Burnout

We all deal with stress on a daily basis. However, when stress becomes prolonged, we can begin to experience emotional, physical, and mental exhaustion. This state of exhaustion is referred to as burnout. At some point we cannot continue to cope effectively with the high level of sustained stress, and we begin to experience symptoms such as headaches or stomachaches, difficultly sleeping, fatigue, loss of motivation, pessimism, emptiness, self-doubt and an overall lack of meaning. As this persists, we may start to neglect our needs and experience a desire to escape and avoid, which ultimately contributes to feeling more and more isolated and hopeless. If any of this sounds familiar, you are likely experiencing burnout.  

Coping with burnout involves reducing the constant drain on your emotional resources by learning to move through the stress cycle and conserve your resources, while also working to replenish your reserves. When in the midst of ongoing stress, it is important to work on reducing the burden on your resources through self-care and regular breaks. Later, it is equally important to continue attending to our needs after the stressful event or circumstances have passed, which is often when we are in the most need of support. In this way we can work on moving through the stress cycle by allowing ourselves to recover and prepare for future stressors.      

Emotional exhaustion is a key component of burnout. Therefore, emotional awareness is an essential part of working to reduce stress. This often starts with labeling and accepting what you are feeling, rather than avoiding or ignoring it. It is also helpful to recognize that emotions require patience and cannot be abruptly changed or avoided.  

The metaphor of a tunnel has been used to describe the process of moving through an emotion in order to see the light at the end. When we get stuck in the middle of the tunnel for an extended period of time we begin to experience burnout. Labeling, accepting, and expressing our feelings to others helps us continue to move through the tunnel and arrive at the light.    

Physical and mental exhaustion also play a significant role in burnout. Here, taking a break and finding a release are helpful coping strategies. This might take the form of a midday walk or other exercise, during which time you can intentionally direct your attention away from the sources of stress in your life. You might even try taking interesting or meditative pictures on your walk. It may also include things such as developing a regular meditation practice. Finally, it is essential to get adequate sleep, eat healthy foods, and stay well-hydrated.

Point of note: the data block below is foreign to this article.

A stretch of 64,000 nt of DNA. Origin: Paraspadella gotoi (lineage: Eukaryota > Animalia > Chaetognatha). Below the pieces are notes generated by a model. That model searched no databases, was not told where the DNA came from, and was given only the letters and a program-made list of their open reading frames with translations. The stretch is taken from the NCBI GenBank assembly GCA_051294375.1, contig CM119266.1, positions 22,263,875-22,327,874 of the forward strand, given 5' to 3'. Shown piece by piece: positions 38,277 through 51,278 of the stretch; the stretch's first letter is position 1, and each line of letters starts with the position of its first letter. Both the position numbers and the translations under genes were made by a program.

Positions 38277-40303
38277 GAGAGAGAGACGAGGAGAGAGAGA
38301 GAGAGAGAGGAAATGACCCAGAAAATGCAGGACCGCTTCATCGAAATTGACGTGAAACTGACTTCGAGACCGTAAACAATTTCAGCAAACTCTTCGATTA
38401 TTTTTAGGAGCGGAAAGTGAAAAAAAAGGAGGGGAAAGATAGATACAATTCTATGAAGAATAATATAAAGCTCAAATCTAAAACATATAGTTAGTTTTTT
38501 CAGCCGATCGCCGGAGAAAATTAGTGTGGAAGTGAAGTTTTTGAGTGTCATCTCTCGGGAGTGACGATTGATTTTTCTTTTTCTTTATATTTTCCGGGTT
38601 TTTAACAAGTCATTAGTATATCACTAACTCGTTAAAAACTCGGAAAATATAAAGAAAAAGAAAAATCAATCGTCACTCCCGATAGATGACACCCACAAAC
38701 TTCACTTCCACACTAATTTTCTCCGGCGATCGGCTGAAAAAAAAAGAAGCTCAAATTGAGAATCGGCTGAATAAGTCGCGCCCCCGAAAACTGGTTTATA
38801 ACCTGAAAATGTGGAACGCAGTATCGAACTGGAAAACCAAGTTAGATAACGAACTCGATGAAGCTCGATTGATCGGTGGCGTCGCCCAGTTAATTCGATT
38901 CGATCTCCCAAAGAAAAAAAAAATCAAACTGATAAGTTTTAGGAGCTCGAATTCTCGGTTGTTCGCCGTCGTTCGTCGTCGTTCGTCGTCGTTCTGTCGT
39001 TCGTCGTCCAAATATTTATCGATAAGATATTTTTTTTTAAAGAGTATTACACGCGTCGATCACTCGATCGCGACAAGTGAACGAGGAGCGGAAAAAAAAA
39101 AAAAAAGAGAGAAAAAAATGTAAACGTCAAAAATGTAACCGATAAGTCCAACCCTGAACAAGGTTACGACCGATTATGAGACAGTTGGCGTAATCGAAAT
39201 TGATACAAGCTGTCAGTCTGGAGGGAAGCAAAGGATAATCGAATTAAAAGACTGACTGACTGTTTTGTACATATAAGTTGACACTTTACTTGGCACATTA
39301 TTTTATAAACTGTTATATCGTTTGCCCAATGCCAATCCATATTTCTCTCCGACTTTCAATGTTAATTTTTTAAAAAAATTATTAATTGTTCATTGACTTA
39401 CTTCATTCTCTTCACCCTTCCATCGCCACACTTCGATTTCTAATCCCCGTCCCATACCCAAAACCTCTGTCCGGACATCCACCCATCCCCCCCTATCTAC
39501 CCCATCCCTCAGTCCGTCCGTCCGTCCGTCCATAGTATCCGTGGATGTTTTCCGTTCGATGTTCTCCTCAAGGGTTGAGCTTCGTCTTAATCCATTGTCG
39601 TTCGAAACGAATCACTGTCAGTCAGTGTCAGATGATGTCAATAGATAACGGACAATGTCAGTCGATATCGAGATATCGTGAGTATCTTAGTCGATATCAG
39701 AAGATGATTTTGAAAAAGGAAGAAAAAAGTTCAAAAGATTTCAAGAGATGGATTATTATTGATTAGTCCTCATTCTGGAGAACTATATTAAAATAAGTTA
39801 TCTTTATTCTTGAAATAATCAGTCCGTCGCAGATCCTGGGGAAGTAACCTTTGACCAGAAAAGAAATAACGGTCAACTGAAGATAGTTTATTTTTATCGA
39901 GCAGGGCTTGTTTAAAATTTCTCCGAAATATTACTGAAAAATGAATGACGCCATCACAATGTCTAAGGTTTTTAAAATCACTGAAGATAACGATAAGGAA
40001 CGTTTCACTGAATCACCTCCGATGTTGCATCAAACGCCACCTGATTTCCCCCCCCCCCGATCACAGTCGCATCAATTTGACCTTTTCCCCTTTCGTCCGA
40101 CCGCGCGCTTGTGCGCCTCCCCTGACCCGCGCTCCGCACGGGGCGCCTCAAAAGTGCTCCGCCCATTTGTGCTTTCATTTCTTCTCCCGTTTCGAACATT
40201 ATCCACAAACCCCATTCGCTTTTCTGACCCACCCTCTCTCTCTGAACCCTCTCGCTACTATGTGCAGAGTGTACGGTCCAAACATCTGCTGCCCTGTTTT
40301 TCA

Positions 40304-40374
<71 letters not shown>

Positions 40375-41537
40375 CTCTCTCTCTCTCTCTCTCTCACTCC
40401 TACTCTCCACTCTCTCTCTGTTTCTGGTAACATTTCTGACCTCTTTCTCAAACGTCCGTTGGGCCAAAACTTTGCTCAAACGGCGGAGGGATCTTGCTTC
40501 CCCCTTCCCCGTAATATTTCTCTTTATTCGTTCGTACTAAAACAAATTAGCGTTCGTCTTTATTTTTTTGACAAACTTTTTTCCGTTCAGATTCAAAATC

Several additional strategies can be helpful for reducing the burden of constant stress:  

Creating boundaries around your work or academic demands can be helpful for reducing mental and physical exhaustion. For example, you might set a timer and only work within that boundary, after which time you can plan a period of rest.  

It is also helpful to communicate and connect with others to get support and to enjoy the benefits of connection. Social connection can also help us to feel less alone in our stress and burnout, particularly when the source of stress is common, such as the additional demands and restrictions related to the Covid-19 pandemic. Both giving and receiving support can go a long way in helping us cope.  

Burnout can take a major toll on our motivation and sense of purpose. Therefore, it can be extremely helpful to reconnect with a sense of meaning. Try taking a step back and looking broadly at your current circumstances. Take a moment to find one or more things or people you feel good about and connect with a sense of gratitude for the things that are going well, despite the many challenges you may continue to face. Consider your long-term goals and connect with a greater purpose in your life. Lastly, take a moment to acknowledge the ways you have already been resilient in coping with prolonged stress. 

Burnout is not a label for lack of effort or commitment, nor does it suggest any personal or moral failure. Yet, it should also not be worn as a badge of honor. It simply means you have been stuck in a tunnel of relentless stress and you have reached a point when taking some steps to address your physical, mental, and emotional exhaustion will be important for your continued well-being.  

Dr. Thomas Lindquist, Psy.D.

Licensed Clinical Psychologist

Visit us at lindquistpsych.com

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Published by tlindquistpsyd

Licensed Clinical Psychologist

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